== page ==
Bottom line:  A great off-road knobby for the dirt enthusiast who wants the traction and doesn't mind the lower tread life.  Slightly less tread life than the TKC-80 but wins overall with even better off-road traction and clean-out as well as stiffer sidewalls (safety).  Has the traction of a Kenda Big Block but even more tread life.


Pro's:  Grippy on the pavement.  Very good clean out and off-road traction.  Front (21" tested) is vastly superior.


Con's:  A bit less tread life than TKC-80

Link to review
Share on other sites


   2 of 2 members found this review helpful 2 / 2 members

After hearing Eric describe his preliminary feelings about this tire at the GS Giants CA Rally in September, I decided to try them out on my 2014 KTM 690 Enduro.  I had them mounted just in time for the RawHyde California Adventure Rally Nov 12-15th.  I was coming off a set of well appreciated TKC80's (tube type) in sizes 140-80-18 (rear) and 90-90-21 (front).


After about 50 miles the tires were very responsive and smooth when transitioning from straight to turns on pavement.  On the highway (65-80+) the tires were a little smoother than the TKC.  Above 80 I would often get a little head shake from the TKC but with the Vee, much smoother.  This could be the difference in balance between the tires, but the Vee inspired greater confidence.


Over the course of the weekend, the tires were subjected to sharp rocks, rounded rocks, ruts, roots, gravel, sand, packed dirt, …  Everything Death Valley offers.  I found that the Vee Rbber 401 hooked up better than my TKC 80s (front and rear) (although not as precise as the Pirelli Scorpion Rally - but more comfortable).  I achieved greater speeds with more confidence and less pucker.  I was running the tires at the same pressure I ran my TKC80s — 25psi F&R, with UHD tubes.  Dynamically, performance, … a real winner.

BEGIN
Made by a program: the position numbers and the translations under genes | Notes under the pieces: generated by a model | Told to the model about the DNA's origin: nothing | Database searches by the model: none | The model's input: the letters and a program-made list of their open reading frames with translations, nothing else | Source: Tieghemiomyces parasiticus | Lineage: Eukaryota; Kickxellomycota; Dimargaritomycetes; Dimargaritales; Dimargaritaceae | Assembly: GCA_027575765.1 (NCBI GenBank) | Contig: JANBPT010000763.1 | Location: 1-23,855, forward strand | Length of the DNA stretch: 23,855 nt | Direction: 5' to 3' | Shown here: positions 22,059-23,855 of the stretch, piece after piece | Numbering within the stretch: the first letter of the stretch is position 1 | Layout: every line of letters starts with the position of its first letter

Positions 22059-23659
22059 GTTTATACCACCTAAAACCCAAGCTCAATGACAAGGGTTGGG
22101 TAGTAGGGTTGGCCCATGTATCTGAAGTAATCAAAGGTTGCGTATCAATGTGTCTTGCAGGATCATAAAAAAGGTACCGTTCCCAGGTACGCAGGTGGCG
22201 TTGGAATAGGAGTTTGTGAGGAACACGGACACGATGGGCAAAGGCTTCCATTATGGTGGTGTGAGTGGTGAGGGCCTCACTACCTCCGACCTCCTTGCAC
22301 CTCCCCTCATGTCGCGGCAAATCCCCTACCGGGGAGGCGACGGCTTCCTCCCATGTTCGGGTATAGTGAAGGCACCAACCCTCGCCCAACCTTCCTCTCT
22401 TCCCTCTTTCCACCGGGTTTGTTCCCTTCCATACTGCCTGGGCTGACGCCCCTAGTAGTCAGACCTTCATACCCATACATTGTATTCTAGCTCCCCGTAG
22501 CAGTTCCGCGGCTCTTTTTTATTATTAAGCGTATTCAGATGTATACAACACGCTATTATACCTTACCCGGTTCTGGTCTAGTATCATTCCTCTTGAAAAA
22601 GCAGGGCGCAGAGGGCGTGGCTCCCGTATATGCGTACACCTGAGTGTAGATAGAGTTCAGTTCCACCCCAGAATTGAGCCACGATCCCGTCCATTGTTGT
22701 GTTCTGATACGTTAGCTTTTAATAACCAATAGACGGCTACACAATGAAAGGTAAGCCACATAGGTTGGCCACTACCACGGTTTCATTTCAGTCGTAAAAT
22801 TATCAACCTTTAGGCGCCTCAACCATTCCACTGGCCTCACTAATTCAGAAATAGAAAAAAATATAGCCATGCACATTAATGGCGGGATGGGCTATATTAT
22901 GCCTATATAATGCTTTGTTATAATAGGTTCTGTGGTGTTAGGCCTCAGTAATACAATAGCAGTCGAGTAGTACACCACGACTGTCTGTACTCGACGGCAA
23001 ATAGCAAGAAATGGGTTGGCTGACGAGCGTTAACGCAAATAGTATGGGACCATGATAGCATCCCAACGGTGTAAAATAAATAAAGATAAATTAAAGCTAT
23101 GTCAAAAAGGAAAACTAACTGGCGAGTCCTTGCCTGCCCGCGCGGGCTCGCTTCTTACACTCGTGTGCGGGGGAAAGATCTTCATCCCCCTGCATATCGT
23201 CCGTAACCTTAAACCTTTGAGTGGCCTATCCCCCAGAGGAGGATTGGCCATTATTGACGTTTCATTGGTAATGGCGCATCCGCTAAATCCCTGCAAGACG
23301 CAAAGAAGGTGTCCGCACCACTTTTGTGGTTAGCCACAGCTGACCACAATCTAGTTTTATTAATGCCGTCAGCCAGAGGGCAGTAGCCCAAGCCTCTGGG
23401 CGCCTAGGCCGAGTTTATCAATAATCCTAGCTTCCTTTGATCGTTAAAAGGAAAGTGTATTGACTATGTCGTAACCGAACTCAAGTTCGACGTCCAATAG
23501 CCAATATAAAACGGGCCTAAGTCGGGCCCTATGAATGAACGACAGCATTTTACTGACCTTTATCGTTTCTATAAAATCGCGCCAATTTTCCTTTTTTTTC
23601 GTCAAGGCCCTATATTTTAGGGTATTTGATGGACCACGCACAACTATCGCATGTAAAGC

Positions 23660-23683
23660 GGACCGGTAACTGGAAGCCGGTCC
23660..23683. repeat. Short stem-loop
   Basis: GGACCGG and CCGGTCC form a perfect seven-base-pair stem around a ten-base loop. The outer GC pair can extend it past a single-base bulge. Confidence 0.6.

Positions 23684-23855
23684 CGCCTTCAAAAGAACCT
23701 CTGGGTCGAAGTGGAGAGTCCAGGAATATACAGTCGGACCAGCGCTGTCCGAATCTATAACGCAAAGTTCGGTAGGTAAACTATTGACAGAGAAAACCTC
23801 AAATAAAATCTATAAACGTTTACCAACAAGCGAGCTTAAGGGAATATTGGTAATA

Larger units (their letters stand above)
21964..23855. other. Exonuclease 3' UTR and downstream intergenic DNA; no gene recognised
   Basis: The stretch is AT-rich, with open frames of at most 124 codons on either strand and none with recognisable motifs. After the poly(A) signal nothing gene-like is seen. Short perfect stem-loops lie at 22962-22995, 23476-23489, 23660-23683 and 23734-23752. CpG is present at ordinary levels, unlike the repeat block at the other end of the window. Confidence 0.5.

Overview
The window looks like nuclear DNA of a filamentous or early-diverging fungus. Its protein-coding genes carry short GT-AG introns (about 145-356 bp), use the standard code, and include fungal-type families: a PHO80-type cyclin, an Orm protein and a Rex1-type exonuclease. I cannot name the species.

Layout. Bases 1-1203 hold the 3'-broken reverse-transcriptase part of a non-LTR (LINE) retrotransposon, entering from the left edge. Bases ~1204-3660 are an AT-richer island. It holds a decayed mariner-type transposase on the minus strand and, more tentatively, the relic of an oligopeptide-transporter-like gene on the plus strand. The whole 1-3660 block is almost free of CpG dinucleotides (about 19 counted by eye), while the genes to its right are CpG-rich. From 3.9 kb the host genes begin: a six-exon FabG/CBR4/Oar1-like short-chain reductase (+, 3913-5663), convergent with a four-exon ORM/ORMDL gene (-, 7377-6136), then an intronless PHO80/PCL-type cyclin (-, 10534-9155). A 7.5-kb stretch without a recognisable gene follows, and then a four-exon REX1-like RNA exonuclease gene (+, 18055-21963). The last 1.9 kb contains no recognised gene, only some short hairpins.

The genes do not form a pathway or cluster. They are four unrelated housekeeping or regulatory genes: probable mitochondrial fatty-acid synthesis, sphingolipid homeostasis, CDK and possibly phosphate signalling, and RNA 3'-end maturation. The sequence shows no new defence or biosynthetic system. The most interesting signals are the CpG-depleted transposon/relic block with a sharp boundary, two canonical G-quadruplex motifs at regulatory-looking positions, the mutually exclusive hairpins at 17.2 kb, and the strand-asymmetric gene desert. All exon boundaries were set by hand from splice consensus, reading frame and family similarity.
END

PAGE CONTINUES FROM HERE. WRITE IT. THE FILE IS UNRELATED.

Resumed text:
HOWEVER, I am not sure of the wear.  Here are the Before and After pics, the KTM as loaded and some basic trip stats.  Also, I am 5'10" and 170# in street clothes.

The roads were I-5, i-14, Randsberg to RedRock, Trona, CA-190, Titus Canyon, a bunch of DV dirt, gravel and rock trails.  Estimating 150 mi off-road and 570 mi pavement (many twisties).  I am not sure if the tires wear fast at first to find their profile and then the wear slows?  They seemed to wear faster than any tire I've ever used.  Not sure and will keep an eye on them.  Love the tire (achieved personal bests with it), not sure of the wear.

Link to review
Share on other sites


   1 of 1 member found this review helpful 1 / 1 member

Nice review. I've been through 6 rears now. They have lasted anywhere between 600 miles after a harsh beating in allot of rocks and gravel to 2600 miles. The Mrs has 2600 on her rear on a bmw g650gs and there's another 1000 left on it. Cold weather and rain can make these natural rubber tires a little slick. These tires take a ton of abuse. Much much more abuse than a tkc 80 in gravel and small rocks. Also a neat trick is power sliding these leaned over. Tight first and second gear turns with abrupt throttle inputs will lay black strips down on the tarmac with a little back end slide. Try not to high side yourself.

Link to review
Share on other sites

  • Create New...